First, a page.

Flour or starch is the easiest.
    Some people use chopped up stale bread.

    I like to start with tomato paste, and then add whole wheat flour if it's still not thick enough.

    • 1 month ago
      Anonymous

      If you don’t make bone broth, ad unflavored gelatin.

  9. 1 month ago
    Anonymous

    Flour or cornstarch
    Add more tomato paste to the base before pouring in liquid
    Boil it off more
    Use a cut of meat with more tendon or connective tissue

  10. 1 month ago
    Anonymous

    Less liquid, more starch.

  11. 1 month ago
    Anonymous

    make a roux. mix some of the liquids with the roux then incorporate into your stew

  12. 1 month ago
    Anonymous

    to make it "thicker" cook it 3+ hours

    • 1 month ago
      Anonymous

      I usually give it around 4 or 5 hours in the pot...

      make a roux. mix some of the liquids with the roux then incorporate into your stew

      125 g roux per liter liquid.

      [...]
      recipe amounts are never gonna be 100% accurate, you just have to experiment until you find what works for you. if you end up making it too thick, you can always thin it out again by adding more liquid. then note down what you did, what worked and what didn't, and try again. it's gonna be a bit of trial and error, no way around it.
      >(had a bad incident doing this to chicken alfredo once).
      alfredo's a different beast cause you have the cream and cheese.

      another thing I've heard about is using instant mashed potatoes as a thickener, but I can't speak for that personally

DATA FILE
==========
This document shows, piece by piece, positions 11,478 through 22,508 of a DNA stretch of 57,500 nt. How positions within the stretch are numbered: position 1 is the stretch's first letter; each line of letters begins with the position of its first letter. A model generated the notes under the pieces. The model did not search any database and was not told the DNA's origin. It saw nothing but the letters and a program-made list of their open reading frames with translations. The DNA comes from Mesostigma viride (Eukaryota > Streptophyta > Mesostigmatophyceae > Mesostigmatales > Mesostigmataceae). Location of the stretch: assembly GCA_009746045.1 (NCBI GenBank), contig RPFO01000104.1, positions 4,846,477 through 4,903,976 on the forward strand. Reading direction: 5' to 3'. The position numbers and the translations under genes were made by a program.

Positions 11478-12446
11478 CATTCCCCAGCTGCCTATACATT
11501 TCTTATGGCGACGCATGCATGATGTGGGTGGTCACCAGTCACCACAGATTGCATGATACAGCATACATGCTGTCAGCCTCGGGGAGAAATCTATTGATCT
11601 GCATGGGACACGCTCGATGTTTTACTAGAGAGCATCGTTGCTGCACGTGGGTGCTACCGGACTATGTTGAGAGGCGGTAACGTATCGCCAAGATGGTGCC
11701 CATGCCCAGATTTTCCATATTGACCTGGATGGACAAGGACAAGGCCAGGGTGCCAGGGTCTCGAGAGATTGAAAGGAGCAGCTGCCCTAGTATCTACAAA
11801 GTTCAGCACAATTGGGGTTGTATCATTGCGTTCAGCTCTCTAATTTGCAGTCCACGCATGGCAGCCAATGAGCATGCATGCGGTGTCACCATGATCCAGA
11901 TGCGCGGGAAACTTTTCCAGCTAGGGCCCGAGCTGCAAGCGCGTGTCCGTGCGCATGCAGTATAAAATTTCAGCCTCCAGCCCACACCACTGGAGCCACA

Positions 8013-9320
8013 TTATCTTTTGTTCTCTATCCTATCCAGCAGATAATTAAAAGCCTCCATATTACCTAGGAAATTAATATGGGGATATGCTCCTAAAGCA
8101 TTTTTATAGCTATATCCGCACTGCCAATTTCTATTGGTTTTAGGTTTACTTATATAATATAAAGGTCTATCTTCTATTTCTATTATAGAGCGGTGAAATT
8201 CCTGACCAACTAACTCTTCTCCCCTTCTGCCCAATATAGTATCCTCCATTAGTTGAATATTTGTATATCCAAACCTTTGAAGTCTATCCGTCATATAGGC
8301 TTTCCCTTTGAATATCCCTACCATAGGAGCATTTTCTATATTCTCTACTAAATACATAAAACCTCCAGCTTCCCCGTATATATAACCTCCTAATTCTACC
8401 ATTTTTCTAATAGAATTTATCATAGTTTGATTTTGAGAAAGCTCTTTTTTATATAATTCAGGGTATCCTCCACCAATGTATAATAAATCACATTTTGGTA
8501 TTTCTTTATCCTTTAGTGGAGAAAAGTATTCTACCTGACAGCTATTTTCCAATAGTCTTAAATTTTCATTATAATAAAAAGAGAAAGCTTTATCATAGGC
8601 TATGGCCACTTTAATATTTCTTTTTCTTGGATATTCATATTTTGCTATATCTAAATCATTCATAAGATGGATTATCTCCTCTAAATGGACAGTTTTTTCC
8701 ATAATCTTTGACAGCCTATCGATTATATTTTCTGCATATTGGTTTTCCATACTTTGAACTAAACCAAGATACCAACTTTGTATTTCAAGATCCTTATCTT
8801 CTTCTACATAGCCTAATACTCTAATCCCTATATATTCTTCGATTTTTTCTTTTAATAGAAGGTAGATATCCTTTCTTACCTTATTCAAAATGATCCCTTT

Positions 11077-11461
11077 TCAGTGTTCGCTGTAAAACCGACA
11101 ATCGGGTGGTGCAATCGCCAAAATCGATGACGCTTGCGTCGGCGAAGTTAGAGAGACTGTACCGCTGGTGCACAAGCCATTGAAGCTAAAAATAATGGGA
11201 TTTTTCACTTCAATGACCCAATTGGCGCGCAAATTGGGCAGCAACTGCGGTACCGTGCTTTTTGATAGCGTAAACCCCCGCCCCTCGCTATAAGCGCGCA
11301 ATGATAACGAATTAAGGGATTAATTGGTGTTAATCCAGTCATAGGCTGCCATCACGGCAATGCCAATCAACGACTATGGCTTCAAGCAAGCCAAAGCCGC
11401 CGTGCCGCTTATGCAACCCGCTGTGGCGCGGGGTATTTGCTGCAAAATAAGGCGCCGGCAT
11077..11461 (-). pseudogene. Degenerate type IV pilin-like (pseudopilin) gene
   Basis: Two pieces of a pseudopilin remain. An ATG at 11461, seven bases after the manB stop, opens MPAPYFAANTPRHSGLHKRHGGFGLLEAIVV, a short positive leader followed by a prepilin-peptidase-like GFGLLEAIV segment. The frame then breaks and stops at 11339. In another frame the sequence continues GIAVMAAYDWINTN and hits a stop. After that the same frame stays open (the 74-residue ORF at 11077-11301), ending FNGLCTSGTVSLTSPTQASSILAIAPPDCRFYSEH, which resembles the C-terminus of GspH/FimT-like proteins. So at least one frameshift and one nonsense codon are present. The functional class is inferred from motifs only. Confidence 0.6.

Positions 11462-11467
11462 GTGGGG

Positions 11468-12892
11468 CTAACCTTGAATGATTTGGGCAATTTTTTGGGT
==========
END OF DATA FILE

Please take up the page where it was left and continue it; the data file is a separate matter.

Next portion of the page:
Noted. I've never made a roux before so that'll be fun to try.

      • 1 month ago
        Anonymous

        It's easier that you might think.
        Equal parts flour into melted butter over med high-high heat. stir constantly with a rubber spatula just until it begins to pull away from the pan while stirring it--You'll know it when you see it.

        • 1 month ago
          Anonymous

          You have to keep in mind that butter is 20% water and have to wait until it evaporates as flour starts clumping in water pretty easily. So calculate the weight loss or use pure fats/oils in general. 6 parts flour : 5 parts fat/oil.

  13. 1 month ago
    Anonymous

    Cover the beef in flour before you cook it.

    • 1 month ago
      Anonymous

      >Cover the beef in flour before you cook
      Yeah all the recipes for classic Irish Stew say to do this.

    • 1 month ago
      Anonymous

      >Cover the beef in flour before you cook it.
      this is what I do, big chunks of chuck, dredged in seasoned flour (usually lots of black pepper and Tony Cachere's in my flour). Then, I lovingly brown every side of my chunks. Brown is flavor. Next up is to deglaze with flavor, typically wine or sherry, and next up is coffee in the pan, bay leaf, and whatever spices I wish to use.